(Id., p. 2). The Court does not believe that these statements establish that Sprint is operating as a common carrier to telecommunications companies such as Time Warner in the specified service territory.*fn7

Nonetheless, the Court finds that the PSC's alternate basis for finding that Sprint was a common carrier was correct. As to that, the PSC stated, in relevant part, that "the services Sprint is providing . . . will be available to any end user within the specified service territory, albeit through the business relationship with [Time Warner]." (Joint Record Ex. Q, p. 6). Plaintiffs argue that the Court "cannot rely upon [Time Warner's] end users . . . as indicia of Sprint's purported common carrier role," and in that regard, they cite the VITELCO case, in which, according to plaintiffs, the court "rejected the use of services provided by the customers of an entity for purposes of determining that entity's status as a 'telecommunications carrier.'" (Pl. Memo, Petitioner 21) However, while the Court agrees with plaintiffs' description of the holding in the VITELCO case, the Court finds that the VITELCO decision is not dispositive here.

The VITELCO case involved a situation where AT&T was installing an underwater telecommunications cable between St. Thomas and St. Croix in the Virgin Islands. AT&T intended to sell capacity in the cable to common carriers of telecommunications services. A competing telecommunications company argued that AT&T should be regulated as a common carrier, arguing that AT&T was "making a service effectively available directly to the public because AT&T's . . . customers will use the capacity to provide a service to the public." Id., 198 F.3d at 924. In other words, the competitor argued that AT&T should be treated as a common carrier, because its customers were in turn making use of the cable to provide telecommunications services to their customers on a common carrier basis. However, the court rejected this argument, affirming the FCC's determination that it would be improper to "look to the customer's customers to determine the status of a carrier." Id., 198 F.3d at 926.

However, the Court finds that this aspect of the VITELCO decision is not applicable in the instant case. That is because, here, Sprint is not merely selling services to Time Warner, which Time Warner will then use to provide services to its customers. Rather, Sprint and Time Warner are together providing local exchange service to the end users. As discussed more fully below, neither Sprint nor Time Warner, by themselves, will be providing all of the network components of a competitive local exchange company. Rather, Time Warner will provide the local loop, and Sprint will provide the end office switch and interconnection trunk. (Joint Record, Ex. Q, p. 5). This is an undisputedly new type of business arrangement, which is unlike the situation presented in VITELCO. In short, the Court finds that it was not erroneous for the PSC to consider the provision of services to "Time Warner's customers" in deciding that Sprint is acting as a common carrier, since, under this new business arrangement, the services being purchased are being provided only through the combined efforts of both companies, even though the end users deal directly only with Time Warner.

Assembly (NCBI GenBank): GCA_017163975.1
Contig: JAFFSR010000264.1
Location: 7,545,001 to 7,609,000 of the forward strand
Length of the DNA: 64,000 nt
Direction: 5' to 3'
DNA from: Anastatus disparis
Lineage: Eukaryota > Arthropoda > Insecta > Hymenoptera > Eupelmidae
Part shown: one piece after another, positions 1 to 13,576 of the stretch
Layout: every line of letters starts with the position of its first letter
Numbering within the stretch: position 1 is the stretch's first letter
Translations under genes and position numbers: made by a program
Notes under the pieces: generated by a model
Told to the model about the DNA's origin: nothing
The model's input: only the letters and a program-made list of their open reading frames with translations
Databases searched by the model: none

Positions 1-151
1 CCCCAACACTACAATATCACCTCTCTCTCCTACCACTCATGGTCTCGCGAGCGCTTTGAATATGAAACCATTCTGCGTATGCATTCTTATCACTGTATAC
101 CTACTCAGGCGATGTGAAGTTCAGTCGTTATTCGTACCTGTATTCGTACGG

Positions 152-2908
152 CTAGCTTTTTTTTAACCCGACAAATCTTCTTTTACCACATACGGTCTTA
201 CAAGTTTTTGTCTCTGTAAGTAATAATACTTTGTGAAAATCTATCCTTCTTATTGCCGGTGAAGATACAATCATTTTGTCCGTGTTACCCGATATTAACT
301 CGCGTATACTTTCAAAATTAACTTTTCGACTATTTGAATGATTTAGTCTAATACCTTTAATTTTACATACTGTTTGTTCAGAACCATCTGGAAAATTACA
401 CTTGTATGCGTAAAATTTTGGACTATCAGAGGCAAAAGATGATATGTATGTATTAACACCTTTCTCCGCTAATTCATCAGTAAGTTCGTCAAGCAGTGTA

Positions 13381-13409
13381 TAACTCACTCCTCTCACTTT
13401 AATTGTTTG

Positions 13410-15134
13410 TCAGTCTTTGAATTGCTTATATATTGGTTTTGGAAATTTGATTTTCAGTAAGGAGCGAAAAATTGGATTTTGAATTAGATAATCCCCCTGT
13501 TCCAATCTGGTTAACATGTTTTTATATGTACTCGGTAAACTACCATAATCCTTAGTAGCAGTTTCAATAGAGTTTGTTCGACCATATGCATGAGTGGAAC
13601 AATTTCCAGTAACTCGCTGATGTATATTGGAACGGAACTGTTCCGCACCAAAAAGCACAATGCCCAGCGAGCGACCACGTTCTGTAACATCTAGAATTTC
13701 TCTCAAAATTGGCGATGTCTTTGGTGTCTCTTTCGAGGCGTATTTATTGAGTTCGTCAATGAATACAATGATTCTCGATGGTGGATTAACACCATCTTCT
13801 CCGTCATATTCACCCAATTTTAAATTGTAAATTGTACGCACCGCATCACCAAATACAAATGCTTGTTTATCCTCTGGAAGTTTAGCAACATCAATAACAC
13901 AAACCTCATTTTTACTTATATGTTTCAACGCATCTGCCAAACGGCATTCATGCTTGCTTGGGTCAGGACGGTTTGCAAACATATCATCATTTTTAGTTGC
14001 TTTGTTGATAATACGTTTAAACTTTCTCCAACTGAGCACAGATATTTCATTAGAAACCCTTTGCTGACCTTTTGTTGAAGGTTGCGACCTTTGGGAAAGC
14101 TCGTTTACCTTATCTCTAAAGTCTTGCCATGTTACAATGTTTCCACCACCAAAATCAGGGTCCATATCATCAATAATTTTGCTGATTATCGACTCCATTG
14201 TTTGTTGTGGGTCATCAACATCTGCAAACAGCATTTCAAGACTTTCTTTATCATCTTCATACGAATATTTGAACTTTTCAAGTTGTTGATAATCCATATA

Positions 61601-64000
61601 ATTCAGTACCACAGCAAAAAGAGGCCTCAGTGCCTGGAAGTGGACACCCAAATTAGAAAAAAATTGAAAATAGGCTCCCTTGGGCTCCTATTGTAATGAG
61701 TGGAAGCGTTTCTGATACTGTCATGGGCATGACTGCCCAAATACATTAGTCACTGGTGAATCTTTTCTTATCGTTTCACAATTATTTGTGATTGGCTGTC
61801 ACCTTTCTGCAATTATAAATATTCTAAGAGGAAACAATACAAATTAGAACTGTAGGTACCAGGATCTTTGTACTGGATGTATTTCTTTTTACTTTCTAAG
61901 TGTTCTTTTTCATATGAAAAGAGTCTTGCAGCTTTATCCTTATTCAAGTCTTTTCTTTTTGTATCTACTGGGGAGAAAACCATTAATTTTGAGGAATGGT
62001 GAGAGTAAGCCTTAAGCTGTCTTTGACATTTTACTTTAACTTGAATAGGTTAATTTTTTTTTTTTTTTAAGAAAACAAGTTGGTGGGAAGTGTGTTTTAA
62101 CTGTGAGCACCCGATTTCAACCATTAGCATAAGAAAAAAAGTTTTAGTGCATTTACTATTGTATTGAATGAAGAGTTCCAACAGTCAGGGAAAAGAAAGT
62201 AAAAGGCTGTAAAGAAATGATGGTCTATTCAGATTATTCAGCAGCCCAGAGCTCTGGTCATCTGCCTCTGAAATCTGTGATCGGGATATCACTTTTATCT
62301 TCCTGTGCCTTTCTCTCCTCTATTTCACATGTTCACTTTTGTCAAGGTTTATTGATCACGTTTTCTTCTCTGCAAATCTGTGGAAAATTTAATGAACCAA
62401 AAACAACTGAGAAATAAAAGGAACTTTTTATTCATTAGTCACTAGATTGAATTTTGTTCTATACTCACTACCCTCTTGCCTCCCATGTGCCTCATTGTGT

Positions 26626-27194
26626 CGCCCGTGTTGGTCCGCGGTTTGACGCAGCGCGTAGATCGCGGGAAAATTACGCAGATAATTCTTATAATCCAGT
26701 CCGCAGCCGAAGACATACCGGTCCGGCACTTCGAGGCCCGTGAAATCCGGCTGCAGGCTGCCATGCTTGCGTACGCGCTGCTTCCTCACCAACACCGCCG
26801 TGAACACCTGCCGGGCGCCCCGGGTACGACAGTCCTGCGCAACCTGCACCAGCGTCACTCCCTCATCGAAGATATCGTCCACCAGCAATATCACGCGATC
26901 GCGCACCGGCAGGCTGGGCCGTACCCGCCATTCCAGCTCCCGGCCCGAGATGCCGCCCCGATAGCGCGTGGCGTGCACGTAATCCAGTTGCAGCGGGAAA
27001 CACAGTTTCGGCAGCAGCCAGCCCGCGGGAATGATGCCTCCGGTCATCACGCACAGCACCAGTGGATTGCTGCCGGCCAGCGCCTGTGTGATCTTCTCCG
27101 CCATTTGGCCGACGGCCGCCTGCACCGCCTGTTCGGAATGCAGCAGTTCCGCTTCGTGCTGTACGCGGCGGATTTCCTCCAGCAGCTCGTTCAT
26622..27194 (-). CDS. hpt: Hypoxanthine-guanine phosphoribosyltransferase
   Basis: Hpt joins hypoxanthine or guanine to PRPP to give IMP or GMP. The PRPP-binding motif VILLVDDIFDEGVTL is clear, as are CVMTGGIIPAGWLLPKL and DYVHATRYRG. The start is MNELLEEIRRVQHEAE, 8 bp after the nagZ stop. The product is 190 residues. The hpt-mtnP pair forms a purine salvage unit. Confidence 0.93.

Whether CLEC telecommunications carriers need to have direct relationships with end users in order to utilize 47 U.S.C. § § 251(b)(2),(3) & (5) and 47 U.S.C. § 222

Plaintiffs further contend that PSC erred by holding, pursuant to 47 U.S.C. § 251(b), that they were required to provide number portability, dialing parity, reciprocal compensation, and subscriber list information to Sprint, because Sprint does not have a direct relationship with Time Warner's end-user customers. Plaintiffs contend that, even if Sprint is found to be a telecommunications carrier within the meaning of § 251(a), plaintiffs are not necessarily required to provide the services listed under § 251(b), since the two sections involve "separate analyses." (Pl. Memo p. 24) According to plaintiffs, it was Congress' intent, clearly expressed, that the rights under § 251(b) "may be asserted solely by the telecommunications carrier/common carrier that is the ultimate provider of end user services." (Id. at 25) (Emphasis in original).

In that regard, plaintiffs cite two sections of the Act: 47 U.S.C. § 153(26) (definition of Local Exchange Carrier) and 47 U.S.C. § 153(47) (definition of Telephone Exchange Service). (Pl. Memo, p. 25) Those sections state, in relevant part: